>I’ve had my eye on this 2007 novel which explores life from Huckleberry Finn’s drunkard father’s point of view. The alleged dark tone of Clinch’s novel fits in with my own idea of “Pap”. For years — since elementary school — I had a frightened fascination with this character.
I knew about Huck Finn from reading The Adventures Of Tom Sawyer at school. I first became aware of Pap in 1970 when I saw a 10th anniversary re-issue of The Adventures Of Huckleberry Finn (1960). This movie is the best of all the filmed versions of Mark Twain’s novel. It boasts an excellent cast, including a performance by Tony Randall as the scoundrel “The King of France” played with his customary wit and crispness.
Pap was menacingly played by a raspy-voiced character actor named Neville Brand (1920-1992). Although he was only onscreen for a few moments, he completely scared the crap out of me. As far as villains go, he and Maleficent from Sleeping Beauty dominated my childhood nightmares.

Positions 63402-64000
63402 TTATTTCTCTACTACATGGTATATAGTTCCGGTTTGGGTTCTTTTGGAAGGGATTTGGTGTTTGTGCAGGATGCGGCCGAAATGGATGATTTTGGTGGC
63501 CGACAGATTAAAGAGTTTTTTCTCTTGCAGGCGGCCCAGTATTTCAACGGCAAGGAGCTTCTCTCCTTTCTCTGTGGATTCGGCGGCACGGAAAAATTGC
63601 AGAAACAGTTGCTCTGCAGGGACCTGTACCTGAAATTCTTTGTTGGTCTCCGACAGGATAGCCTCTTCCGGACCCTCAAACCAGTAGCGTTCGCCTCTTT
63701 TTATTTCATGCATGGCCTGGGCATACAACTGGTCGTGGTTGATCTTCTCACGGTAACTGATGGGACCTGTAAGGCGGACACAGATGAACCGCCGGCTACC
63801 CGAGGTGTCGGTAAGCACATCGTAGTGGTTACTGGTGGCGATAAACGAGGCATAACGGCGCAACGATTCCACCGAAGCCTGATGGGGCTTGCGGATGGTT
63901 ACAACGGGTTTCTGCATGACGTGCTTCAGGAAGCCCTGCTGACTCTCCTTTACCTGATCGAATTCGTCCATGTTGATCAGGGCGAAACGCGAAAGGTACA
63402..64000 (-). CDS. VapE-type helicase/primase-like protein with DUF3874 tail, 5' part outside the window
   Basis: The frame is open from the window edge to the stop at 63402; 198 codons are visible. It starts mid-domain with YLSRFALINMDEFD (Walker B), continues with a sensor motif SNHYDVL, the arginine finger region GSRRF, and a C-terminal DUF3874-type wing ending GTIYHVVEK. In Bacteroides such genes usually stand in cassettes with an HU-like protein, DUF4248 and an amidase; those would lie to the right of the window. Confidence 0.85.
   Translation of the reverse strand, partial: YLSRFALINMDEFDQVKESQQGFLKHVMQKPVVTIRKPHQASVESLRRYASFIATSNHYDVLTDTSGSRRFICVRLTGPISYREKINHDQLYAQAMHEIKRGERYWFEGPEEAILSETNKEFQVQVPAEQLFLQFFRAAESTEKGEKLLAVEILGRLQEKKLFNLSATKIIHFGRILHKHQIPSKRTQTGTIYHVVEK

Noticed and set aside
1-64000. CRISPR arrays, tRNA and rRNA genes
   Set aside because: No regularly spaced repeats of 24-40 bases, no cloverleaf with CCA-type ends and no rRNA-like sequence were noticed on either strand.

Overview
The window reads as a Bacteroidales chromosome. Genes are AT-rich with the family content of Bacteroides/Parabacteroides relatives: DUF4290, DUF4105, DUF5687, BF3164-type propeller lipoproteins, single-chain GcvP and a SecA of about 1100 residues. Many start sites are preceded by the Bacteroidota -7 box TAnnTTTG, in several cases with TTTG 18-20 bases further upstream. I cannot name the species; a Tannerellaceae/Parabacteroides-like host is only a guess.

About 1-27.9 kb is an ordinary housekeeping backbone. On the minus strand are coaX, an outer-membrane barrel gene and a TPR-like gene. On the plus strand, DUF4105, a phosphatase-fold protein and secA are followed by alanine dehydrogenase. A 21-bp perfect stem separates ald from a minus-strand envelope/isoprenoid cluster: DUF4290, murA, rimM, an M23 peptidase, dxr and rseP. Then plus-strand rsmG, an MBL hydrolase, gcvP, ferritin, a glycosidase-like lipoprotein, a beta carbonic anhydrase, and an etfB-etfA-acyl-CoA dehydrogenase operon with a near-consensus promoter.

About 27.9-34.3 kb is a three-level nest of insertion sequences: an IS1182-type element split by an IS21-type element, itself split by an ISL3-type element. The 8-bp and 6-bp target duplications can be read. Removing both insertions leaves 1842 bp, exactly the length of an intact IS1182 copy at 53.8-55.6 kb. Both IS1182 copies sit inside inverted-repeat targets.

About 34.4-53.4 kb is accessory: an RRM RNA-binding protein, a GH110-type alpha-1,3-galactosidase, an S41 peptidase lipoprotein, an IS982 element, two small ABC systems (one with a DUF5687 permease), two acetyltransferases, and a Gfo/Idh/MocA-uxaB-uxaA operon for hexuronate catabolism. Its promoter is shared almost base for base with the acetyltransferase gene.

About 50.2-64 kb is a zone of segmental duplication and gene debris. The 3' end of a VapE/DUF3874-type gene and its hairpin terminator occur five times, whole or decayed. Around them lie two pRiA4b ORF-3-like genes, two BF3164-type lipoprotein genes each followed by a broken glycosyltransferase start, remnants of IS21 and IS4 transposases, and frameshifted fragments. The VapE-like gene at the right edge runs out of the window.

As anyone who had read The Adventures Of Huckleberry Finn knows, Pap met his end in a manner as dark, twisting and mysterious as the river upon which his body was discovered. It’s difficult to imagine that his life was any less dark, dirty and full of evil circumstance. I’m interested in seeing if Clinch was able to interpret Pap as having even the slightest glimmer of anything resembling good or light. I’m wondering if my childhood terror of this character will be reawakened by reading a novel about him.